During the baking of cookies and crackers, humidity controls the amount of moisture and how fast it’s released, which ultimately affects the quality of the final product.

“The control of the first phase of baking is most critical in many products as this has a major influence on the shape, development, flavor and texture of the final product,” noted Kevin Knott, technical sales manager, Bühler Group. “Control of humidity in the latter phases mainly determines the final moisture of the product. However, if the product is skinned or case-hardened by overheating or drying of the surface in the first phase, then the moisture is trapped inside and cannot be removed, causing quality issues.”

Ken Zvoncheck, director of process technology, Reading Bakery Systems, explained that cookies are baked a relatively long time and at low temperature compared to other baked snacks.

“A reason for this is many cookies tend to ‘brown’ easily with higher temperatures so they must be baked longer with lower temperatures in order to achieve the final desired result,” he said.

[Related reading: Taking mistakes out of the baking process]

Meanwhile, crackers are generally baked at high temperatures for a relatively short time, using a bell-curve temperature profile through the oven.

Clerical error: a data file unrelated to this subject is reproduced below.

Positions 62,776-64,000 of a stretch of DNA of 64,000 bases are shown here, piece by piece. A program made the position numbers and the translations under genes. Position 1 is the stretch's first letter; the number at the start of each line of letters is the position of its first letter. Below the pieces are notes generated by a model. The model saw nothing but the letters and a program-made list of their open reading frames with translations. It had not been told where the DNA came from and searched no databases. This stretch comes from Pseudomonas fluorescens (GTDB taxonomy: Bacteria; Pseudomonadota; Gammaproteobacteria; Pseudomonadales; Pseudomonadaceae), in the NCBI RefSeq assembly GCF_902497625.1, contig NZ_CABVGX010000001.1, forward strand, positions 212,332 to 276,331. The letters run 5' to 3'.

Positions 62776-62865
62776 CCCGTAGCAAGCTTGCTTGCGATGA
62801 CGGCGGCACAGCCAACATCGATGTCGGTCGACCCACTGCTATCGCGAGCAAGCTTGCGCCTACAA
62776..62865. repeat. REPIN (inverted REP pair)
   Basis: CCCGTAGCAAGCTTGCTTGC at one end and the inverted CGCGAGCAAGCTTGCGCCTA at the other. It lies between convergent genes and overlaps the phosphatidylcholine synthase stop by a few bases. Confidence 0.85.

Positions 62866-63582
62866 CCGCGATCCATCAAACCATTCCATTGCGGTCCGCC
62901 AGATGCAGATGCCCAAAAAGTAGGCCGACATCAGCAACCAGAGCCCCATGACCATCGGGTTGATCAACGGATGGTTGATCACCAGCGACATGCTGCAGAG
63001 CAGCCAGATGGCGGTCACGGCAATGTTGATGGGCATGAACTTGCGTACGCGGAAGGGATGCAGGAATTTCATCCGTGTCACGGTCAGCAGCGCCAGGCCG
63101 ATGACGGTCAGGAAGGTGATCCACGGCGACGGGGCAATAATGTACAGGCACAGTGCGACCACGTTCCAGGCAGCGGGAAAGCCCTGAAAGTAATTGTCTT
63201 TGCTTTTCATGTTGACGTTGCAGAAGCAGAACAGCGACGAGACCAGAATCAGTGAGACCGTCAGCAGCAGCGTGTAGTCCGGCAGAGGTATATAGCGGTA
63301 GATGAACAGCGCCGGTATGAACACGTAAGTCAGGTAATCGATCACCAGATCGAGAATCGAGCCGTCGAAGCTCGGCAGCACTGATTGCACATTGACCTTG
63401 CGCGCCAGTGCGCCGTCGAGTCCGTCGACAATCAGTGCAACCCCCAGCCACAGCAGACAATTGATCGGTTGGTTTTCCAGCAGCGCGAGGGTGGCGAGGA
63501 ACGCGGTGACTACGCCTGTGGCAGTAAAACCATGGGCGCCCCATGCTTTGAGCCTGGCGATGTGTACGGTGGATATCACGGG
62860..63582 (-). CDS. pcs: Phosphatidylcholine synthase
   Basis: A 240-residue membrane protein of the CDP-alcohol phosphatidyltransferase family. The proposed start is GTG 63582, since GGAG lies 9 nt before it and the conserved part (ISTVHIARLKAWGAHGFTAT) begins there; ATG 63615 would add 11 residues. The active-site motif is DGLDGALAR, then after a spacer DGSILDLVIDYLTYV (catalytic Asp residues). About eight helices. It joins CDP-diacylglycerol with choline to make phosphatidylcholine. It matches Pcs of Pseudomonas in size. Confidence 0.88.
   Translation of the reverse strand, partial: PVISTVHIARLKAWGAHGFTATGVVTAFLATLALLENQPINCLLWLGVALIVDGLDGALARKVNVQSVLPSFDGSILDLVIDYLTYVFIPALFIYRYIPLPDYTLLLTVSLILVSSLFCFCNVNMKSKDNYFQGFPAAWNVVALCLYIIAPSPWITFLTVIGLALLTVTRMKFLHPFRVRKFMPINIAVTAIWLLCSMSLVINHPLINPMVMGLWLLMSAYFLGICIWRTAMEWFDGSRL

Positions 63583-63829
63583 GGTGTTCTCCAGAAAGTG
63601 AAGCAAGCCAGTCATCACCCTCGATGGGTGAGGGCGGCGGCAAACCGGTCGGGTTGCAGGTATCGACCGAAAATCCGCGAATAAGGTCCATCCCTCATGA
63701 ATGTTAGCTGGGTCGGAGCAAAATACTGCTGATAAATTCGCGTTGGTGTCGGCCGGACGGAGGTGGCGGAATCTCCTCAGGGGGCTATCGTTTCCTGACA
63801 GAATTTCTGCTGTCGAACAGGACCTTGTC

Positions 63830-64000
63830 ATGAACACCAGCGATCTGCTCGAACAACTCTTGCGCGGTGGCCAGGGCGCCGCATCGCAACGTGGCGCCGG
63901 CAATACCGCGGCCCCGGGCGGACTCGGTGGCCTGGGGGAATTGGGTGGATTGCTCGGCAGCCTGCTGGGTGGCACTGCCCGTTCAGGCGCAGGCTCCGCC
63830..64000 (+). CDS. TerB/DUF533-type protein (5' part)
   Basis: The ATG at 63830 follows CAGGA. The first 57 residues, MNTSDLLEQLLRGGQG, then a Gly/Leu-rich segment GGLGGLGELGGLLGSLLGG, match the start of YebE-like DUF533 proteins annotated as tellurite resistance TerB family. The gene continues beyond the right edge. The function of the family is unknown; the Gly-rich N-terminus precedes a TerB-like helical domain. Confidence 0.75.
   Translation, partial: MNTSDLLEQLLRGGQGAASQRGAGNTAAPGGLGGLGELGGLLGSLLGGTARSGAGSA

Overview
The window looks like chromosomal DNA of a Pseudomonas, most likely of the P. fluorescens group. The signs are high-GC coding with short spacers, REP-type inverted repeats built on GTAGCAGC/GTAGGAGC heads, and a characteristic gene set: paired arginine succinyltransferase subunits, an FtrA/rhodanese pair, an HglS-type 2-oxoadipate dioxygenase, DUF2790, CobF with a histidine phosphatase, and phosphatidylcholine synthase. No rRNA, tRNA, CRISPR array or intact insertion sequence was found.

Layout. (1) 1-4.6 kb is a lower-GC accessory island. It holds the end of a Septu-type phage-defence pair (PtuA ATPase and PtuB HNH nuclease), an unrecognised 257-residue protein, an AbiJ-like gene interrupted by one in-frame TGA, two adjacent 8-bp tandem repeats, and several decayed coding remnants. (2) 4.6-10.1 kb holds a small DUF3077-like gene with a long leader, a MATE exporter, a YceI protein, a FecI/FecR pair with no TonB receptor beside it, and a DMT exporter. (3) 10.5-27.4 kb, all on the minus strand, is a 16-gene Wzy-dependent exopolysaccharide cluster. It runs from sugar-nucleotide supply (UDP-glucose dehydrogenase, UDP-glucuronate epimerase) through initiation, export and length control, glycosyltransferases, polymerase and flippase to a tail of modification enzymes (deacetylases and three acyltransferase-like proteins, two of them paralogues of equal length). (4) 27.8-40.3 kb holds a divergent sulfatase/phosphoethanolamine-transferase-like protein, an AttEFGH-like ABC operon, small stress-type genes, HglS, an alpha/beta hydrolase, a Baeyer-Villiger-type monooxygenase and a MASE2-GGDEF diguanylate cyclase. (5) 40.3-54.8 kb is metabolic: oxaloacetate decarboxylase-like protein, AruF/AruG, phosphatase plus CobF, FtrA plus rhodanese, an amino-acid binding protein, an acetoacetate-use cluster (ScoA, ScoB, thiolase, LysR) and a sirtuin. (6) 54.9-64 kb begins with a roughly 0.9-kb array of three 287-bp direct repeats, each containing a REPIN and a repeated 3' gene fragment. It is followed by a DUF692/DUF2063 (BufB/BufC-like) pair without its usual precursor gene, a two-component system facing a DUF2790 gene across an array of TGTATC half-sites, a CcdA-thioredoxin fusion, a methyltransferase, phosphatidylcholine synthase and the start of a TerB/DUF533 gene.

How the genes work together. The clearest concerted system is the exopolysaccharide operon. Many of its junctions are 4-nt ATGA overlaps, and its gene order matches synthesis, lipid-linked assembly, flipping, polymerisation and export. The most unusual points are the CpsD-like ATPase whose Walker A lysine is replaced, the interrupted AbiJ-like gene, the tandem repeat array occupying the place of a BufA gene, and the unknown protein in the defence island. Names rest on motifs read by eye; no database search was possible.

“This results in the cracker achieving a thin crust in the beginning of the bake, most of the moisture reduction in the middle of the baking cycle and color attainment at the end,” he said.

Moisture in the oven is adjusted by the damper position in the extraction duct. Somesh Veerappa, thermal engineering manager for Spooner Vicars, a Middleby Bakery company, noted a moisture buildup within the zone produces a layer of steam above the products, which prevents the surface of the dough pieces from drying out — a term known as “skinning.” That’s why high humidity is preferred at early stages of the baking process.

Lack of humidity causes drying out of the surface of the product and inhibits the development of the dough piece by trapping moisture inside.

“The resultant barrier prevents the moisture from escaping through the product surface during the drying phase of the baking process, which impacts the product lift and ultimately affects the stack height of the product,” he said.

Moisture entrapment results in fragile cookies that could break during packaging and shipping.

This article is an excerpt from the June 2020 issue of Baking & Snack.To read the entire feature on ovens, click here.